However, the cited work by Bussey, Belk and Davis do describe the actual processes of gift-giving. Belk's 1979 work is subdivided into two studies which explore the connections between the act of giving, the self image of the gift-giver and sexual roles broadening our theoretical understanding of this phenomenon. Ryans and Negro (1979a) were concerned with the differences which arose in consumer behavior when they studied the purchase of products to be offered in contrast with the purchase of those which were destined for family or personal usage. Negro's second study (1979b) used factor analysis to sketch out the most important consumer attitudes applicable to Christmas gifts. Belk's early paper (1976) applied the theories of cognitive consistency to ex?lain the processes of selection and evaluation Of gifts. Banks (1979) presented a paradigm for gift-giving research. The two papers of Clarke and Belk (1979) and Heeler, Okechuku and Reid (1979) deal with the search process for gifts.

c. The absence of any comparative or cross national study of gift-giving is part of a more wide-spread circumstance. P.L. Reynaud as cited by Albou (1979) pointed out that comparative studies of consumer behavior are few in number and are unfortunately concentrated within the context of developed countries, neglecting the developing countries.

Our study is placed within this approach. Thus, it should improve our knowledge of gift-giving in both France and Mexico. More specifically this article studies the process of gift-giving, the number of such gifts, the-proportion of income spent on gifts and a breakdown of the total expenses spent on individual items; thus we stress the economic approach to this topic.

In addition we are interested in exploring the roles played by both husband and wife in gift buying decisions. Although the process of purchase decision-making by various family members has been researched via a substantial number of studies (Davis, 1976) as far as we know, this is the first time that this phenomenon has been studied in the context of gift-giving. This article analyzes the role of each spouse in the determination of the amount to be spent, the choice of the item to be bought and the purchase itself. The cross-cultural findings of this study arises from our discovery of differing roles of husbands and wives in the two countries studied and the differing relative importance of specific gift items -- clothes, toys, sports items, etc....



Two quota controlled samples were chosen initially in Grenoble, France and Puebla, Mexico; quota controls were used in order to achieve as much comparability as possible among the respondents. Probability based samples would probably produce more representative samples of each city's population but this would probably increase the difficulty of interpreting the results. It was thought better to start our research into a cross cultural comparison of gift buying or gift-giving behavior among groups of people who were fairly similar except for their cultural context; thus avoiding commingling population differences with cultural differences.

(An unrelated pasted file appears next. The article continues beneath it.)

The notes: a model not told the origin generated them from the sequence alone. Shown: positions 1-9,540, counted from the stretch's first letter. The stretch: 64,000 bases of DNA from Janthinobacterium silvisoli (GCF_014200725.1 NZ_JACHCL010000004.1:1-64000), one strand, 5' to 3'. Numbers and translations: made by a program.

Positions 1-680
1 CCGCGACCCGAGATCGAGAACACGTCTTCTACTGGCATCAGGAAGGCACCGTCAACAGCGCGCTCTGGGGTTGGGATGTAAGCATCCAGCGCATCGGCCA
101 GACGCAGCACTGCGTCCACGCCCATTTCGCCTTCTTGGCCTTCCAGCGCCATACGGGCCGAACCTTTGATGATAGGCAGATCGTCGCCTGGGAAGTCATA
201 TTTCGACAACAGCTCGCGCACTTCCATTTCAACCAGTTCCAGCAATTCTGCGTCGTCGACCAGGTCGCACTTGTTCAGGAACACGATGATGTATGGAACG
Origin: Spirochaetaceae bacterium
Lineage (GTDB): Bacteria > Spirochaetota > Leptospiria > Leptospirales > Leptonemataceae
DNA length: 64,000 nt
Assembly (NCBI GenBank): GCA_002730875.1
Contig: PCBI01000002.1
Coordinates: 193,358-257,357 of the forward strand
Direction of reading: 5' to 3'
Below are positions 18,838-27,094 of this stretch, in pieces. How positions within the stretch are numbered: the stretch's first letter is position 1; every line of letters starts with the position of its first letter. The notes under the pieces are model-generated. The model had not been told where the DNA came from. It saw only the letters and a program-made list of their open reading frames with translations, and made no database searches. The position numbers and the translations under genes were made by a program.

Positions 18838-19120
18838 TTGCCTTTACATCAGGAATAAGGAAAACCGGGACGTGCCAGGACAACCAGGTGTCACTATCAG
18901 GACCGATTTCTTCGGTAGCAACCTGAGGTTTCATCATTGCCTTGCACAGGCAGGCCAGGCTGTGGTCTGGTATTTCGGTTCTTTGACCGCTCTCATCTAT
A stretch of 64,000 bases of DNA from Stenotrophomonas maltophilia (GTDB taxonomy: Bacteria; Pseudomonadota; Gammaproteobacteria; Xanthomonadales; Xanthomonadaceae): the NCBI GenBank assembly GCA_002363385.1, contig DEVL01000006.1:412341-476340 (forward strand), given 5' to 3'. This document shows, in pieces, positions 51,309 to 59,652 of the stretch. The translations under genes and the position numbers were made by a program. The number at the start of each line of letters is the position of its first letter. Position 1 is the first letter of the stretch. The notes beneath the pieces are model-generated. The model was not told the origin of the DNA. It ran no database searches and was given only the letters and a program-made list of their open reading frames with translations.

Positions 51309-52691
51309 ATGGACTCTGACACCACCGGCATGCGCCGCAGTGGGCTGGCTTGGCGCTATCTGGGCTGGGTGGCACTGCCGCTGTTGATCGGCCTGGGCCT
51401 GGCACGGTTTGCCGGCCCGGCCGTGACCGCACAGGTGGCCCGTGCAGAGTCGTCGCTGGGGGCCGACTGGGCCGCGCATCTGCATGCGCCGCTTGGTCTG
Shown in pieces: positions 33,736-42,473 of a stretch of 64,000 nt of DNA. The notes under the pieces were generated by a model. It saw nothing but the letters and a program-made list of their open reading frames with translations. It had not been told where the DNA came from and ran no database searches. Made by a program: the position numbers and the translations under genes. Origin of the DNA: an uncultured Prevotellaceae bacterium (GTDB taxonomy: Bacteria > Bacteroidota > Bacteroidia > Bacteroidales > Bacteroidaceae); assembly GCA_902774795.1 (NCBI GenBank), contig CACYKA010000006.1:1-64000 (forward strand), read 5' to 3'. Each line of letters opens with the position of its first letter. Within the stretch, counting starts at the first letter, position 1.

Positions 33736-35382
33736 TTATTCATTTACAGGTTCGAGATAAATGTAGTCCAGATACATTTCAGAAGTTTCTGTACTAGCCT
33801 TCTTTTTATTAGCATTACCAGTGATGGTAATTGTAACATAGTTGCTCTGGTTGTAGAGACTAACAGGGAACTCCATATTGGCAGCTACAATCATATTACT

A commonly used technique for this purpose draws upon samples of identifiable subgroups derived from the populations to be studied (Brislin and Baumgardner, 1971), for example students. Based upon the underlying purpose of our research, we chose to define our subgroups on the basis of certain socio-demographic variables. In addition to chose traditionally used as quota controls, we added others that we thought were important as affecting gift-giving.

One of the most critical of these variables is family status because we were interested in studying Christmas gift-giving situations. To carry this process to its logical end, we decided to interview only those couples with young children. We had thought that the information furnished by each parent would be identical as concerned with the processes involved in buying gifts for the other members of the family. Thus, it was decided to not use sex of respondent as a further quota control.

Education was not retained as a quota control because levels of educational achievement have quite different meaning among the French and Mexican educational system.

Finally income was used as our second major quota control because its presence permits fairly easy comparisons across the two cross-cultural groups.

Two hundred spouses, parents of young children were initially personally interviewed at home in both Grenoble and Puebla, using as quota controls the criteria we have just discussed. Three hundred forty of the 400 questionnaires were retained for subsequent processing (161 from Grenoble, 179 from Puebla): sixty were discarded either because of non reliability or because the respondents did not meet the original sample specifications - divorced person, unmarried cohabitants, non Christians etc.... Because we found it very expensive to research the people who have refused to be interviewed, no adequate means is available to test non response bias.

Comparability of Samples

The fact of discarding questionnaires may modify the quotas previously established. Thus we used the chi-square test to evaluate the income distributions of our two samples. The hypothesis that these two income distributions came from the same or similar populations could not be rejected at the 5% level. (Table 1)